North Korean World Cup player says Japan qualifier more than football

By AFP   March 17, 2024 | 08:06 pm PT
North Korean World Cup player says Japan qualifier more than football
Former North Korean football player An Yong Hak poses for photos following an interview by AFP in Yokohama, Japan on March 14, 2024. Photo by AFP
An Yong-hak was born and raised in Japan but he will be cheering for his former team North Korea when the two sides clash in a World Cup qualifier in Tokyo on Thursday.

An is one of roughly 300,000 ethnic Koreans living in Japan, a group that has long suffered discrimination in areas such as employment and social welfare.

He attended a pro-Pyongyang school in Japan and played 40 times in midfield for North Korea, facing Cristiano Ronaldo, Kaka and Yaya Toure at the 2010 World Cup.

This week's qualifier is a special occasion for some ethnic Koreans in Japan, especially those in the stands cheering on the North Korean team, because it is a chance for them to assert their identity.

"I played against Japan at Saitama Stadium in the qualifiers for the 2006 World Cup - they scored in injury time and we lost," An, now 45 and retired as a player, told AFP at a pro-Pyongyang school in Yokohama ahead of Thursday's match.

"But after the game we all shook hands and waved to the Japanese fans.

"It was a great game that went beyond the result, and I hope this time is the same."

Ethnic Koreans in Japan are mostly descendants of civilians taken from their homes during Japan's brutal colonization of the Korean peninsula from 1910 until Tokyo's defeat in World War II in 1945.

Some like An, who is a third-generation ethnic Korean in Japan, are educated at schools with backing from pro-North organizations and funding from Pyongyang.

Japan and North Korea do not have formal ties but the Tokyo government allows the schools to operate, albeit without providing the subsidies it gives to other schools.

Gaining trust

An started his career in Japan's J-League but said that representing North Korea felt natural.

"I was born and raised in Japan, so to be honest, I knew the Japan players' names and faces better than the DPR Korea players from seeing them on TV," he said, using North Korea's official name.

"But I am an ethnic Korean and my name is An Yong Hak. I thought of the Democratic People's Republic of Korea as my national team and I always worked hard with that in mind."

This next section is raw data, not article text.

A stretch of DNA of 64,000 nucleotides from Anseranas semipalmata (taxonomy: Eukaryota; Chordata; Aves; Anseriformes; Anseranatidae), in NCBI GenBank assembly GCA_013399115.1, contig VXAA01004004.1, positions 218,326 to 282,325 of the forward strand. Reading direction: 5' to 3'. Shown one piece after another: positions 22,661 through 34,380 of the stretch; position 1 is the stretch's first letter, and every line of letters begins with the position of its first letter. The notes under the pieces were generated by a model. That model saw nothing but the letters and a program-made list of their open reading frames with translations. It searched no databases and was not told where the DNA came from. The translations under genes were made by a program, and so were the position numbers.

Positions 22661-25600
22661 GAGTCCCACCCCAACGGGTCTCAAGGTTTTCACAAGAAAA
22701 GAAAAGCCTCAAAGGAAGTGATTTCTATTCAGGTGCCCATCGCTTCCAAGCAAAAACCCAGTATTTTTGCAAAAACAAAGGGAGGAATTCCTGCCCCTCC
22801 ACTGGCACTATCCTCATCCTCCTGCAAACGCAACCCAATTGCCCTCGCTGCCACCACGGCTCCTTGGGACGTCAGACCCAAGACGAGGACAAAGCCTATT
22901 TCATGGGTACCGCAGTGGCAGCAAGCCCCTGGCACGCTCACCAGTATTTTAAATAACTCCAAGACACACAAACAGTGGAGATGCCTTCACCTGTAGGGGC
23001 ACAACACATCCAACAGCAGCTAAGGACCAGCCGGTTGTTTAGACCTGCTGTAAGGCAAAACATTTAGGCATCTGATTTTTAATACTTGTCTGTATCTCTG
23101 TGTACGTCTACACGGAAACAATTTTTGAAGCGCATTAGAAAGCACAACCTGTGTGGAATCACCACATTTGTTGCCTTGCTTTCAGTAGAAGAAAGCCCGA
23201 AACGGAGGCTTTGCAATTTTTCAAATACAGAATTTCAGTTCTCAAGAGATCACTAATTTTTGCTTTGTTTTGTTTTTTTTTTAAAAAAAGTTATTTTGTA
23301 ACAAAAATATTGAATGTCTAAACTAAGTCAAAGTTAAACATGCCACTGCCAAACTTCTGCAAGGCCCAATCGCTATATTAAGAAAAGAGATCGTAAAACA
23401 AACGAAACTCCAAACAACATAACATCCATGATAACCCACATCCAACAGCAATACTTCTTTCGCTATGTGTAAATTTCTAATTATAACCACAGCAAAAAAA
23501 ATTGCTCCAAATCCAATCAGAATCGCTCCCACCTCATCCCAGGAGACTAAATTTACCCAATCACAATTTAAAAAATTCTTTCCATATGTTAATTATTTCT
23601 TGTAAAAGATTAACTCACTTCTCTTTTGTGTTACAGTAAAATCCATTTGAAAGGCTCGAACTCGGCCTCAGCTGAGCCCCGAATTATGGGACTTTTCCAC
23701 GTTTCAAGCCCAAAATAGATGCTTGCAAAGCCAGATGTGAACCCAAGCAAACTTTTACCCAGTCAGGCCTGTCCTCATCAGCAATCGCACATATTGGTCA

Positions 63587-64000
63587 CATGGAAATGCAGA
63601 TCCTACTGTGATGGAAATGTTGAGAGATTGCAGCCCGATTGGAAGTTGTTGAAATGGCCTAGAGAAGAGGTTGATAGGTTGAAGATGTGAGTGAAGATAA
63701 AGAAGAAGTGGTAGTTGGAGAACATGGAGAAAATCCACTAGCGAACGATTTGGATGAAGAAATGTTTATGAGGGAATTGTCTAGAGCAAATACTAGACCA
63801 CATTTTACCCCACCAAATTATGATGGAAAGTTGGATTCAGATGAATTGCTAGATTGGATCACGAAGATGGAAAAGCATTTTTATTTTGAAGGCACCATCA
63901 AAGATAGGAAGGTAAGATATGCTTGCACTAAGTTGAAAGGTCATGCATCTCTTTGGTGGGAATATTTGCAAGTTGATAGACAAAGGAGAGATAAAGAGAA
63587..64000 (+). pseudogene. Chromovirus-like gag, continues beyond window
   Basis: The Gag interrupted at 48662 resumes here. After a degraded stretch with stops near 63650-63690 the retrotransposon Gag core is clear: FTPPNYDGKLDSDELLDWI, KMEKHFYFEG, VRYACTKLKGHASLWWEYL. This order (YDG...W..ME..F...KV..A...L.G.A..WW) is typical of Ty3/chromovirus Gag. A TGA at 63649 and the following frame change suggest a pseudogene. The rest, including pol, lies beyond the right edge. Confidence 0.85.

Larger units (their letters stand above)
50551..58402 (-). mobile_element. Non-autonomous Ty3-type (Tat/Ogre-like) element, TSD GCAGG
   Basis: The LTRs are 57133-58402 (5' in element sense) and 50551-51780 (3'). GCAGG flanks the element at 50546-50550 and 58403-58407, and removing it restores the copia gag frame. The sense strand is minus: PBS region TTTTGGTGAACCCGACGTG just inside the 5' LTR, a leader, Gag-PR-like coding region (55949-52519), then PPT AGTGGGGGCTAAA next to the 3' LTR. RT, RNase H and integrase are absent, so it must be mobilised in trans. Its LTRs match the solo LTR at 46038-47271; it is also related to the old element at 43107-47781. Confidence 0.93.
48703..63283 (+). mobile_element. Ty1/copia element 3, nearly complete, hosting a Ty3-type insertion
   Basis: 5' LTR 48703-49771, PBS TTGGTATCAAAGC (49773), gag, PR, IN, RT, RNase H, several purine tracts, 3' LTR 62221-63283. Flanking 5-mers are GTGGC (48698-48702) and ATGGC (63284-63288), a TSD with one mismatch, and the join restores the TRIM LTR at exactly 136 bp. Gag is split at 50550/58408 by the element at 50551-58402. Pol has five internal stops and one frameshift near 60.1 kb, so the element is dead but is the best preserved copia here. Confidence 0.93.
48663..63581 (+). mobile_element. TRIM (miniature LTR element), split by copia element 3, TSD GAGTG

An went on school trips to Pyongyang as a child and said he and his classmates were always given a warm welcome.

His international team-mates were not quite so open at first but "by the end we were like family," he said.

"We live in different countries but we're all humans, so you treat each other with good faith and communicate," he added.

"I'm a football player so I worked hard on the pitch and built up trust."

An was part of the North Korea team that reached the 2010 World Cup -- the last time the country qualified for the tournament.

The team included a handful of other ethnic Koreans born in Japan such as forward Jong Tae Se, who was known as the "People's Rooney" in a nod to the England striker Wayne Rooney.


An says attendance at Korean schools in Japan is falling and North Korea's squad for this week's game is likely to contain only one Japan-born player.

An runs a football school in Tokyo and Yokohama and wants to help produce a new generation of North Korea internationals.

"The number of kids might be getting smaller but there are still some who dream of playing for DPR Korea at the World Cup," said An, who coached an ethnic Koreans in Japan team at an alternative World Cup for unrecognized nations after he retired from playing in 2017.

An says he tried to show ethnic Koreans in Japan what was possible throughout his career, and in 2006 he became the first active North Korea international to play in South Korea's K League.

He had been warned that it could be difficult, given the two countries were and still are technically at war, but the move turned out to be a success.

Football has given a group of people who have long faced discrimination in Japan reasons to be proud, he said.

"I don't want kids growing up thinking that being an ethnic Korean is something negative," he added.

"I want them to use it to their advantage and realize they can do anything, and show the next generation that they can do it too."

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